Not all B.C. nurses celebrating National Nurses’ week

By Michael Williams and Emma Albert

Some B.C. nurses are using their voices this National Nursing Week to shine a spotlight on long-standing issues that are impacting their mental health and patient care amid two ongoing public health emergencies in this province.

Monday night, a “Vigil to Heal Health Care” was held by the BC Nurses Union (BCNU) to reflect on how the last few years have impacted the health-care system and its workers.

“The act of holding a dying patient’s’ hand while they lay intubated and alone or balancing an iPad so family members can say their final good-byes is something that stays with you,” said BCNU President Aman Grewal. “It’s had a profound impact on our members, and they are not allowed to share this reality openly.”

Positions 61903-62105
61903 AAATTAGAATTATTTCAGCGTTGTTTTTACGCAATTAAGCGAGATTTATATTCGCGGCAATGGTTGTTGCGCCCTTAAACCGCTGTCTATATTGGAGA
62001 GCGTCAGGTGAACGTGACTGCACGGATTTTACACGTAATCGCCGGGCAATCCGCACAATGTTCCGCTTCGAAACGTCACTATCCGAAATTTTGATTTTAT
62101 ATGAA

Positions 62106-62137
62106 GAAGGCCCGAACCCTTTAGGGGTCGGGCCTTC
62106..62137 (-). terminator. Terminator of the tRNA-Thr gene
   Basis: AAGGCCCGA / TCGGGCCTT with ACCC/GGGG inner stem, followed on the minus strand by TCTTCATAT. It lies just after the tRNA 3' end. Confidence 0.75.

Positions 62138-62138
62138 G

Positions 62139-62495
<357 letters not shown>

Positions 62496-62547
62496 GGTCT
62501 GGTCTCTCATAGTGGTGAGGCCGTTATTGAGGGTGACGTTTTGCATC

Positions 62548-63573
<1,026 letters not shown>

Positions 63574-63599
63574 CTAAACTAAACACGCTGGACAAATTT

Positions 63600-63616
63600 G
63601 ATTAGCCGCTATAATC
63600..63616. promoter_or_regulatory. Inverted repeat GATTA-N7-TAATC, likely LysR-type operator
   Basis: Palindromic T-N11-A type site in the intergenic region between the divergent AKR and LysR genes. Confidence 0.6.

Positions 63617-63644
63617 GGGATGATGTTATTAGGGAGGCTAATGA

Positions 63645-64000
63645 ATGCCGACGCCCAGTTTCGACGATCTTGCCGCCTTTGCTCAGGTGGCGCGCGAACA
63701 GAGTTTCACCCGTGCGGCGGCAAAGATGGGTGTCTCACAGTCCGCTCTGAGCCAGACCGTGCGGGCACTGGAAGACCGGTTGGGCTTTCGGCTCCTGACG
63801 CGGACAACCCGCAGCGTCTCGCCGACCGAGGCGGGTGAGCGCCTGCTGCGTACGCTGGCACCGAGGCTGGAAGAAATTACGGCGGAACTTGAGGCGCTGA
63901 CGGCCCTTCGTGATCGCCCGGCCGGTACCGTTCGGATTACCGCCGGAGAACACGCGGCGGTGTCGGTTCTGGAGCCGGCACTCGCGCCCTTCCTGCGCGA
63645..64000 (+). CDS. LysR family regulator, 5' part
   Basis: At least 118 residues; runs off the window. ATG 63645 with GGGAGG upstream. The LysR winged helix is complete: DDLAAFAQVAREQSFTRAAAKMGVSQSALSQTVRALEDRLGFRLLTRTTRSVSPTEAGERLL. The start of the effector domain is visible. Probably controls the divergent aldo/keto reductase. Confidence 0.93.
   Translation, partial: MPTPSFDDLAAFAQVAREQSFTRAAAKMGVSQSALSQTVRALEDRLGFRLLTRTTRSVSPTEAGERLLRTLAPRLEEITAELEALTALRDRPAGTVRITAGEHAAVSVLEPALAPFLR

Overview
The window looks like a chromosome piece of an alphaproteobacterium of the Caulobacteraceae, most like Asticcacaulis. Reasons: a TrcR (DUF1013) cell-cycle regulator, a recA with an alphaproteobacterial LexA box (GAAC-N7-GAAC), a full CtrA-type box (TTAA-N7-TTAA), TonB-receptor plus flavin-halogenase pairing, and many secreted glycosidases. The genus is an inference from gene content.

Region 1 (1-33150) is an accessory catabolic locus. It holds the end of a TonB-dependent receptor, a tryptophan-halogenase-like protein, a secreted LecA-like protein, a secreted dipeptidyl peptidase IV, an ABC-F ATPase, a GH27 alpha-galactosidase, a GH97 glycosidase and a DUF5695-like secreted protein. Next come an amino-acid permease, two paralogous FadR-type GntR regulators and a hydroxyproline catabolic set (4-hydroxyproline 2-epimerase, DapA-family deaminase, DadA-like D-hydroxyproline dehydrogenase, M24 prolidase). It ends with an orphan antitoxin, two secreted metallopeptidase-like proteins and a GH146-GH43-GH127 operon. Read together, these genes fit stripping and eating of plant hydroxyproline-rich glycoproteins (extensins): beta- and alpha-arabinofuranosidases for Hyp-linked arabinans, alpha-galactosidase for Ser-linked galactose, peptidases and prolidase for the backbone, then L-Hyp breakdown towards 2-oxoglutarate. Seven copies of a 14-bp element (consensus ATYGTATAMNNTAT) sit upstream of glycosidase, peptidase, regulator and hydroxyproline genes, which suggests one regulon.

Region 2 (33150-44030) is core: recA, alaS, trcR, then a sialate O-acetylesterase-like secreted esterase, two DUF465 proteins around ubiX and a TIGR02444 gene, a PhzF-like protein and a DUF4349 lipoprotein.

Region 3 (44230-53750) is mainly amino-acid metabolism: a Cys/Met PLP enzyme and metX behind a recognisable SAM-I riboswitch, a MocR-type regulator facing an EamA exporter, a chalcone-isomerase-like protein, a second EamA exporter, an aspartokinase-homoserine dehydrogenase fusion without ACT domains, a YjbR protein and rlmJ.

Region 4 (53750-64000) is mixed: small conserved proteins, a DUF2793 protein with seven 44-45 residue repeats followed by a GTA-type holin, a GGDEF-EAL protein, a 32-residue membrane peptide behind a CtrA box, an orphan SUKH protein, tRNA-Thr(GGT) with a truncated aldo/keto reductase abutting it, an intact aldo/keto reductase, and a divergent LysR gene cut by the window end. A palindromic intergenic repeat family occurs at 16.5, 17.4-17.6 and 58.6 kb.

B.C. declared one public health emergency in April 2016 in response to the opioid crisis. In March 2020, another was declared due to the COVID-19 pandemic.

According to the BCNU, eight in 10 nurses say their mental health has deteriorated in recent years.

“B.C. nurses don’t feel like celebrating this week,” a statement from the union read.

“Instead, hundreds have travelled to Victoria from communities across the province with a sombre message that the health-care system is buckling under the pressure. Enough is enough. We need action now.”

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To highlight the mental and physical toll the staffing crisis is having on nurses, the BCNU is sharing five nurses’ stories anonymously.

In the stories, five anonymous nurses with a variety of experience outline their issues going to work everyday; Being overworked, verbally abused, feeling burnt out and a notion of the health-care system reaching a breaking point.

Members of the BCNU are expected to rally Tuesday afternoon outside the legislature in Victoria. They’ll be voicing concerns on staffing, working conditions and patient care.

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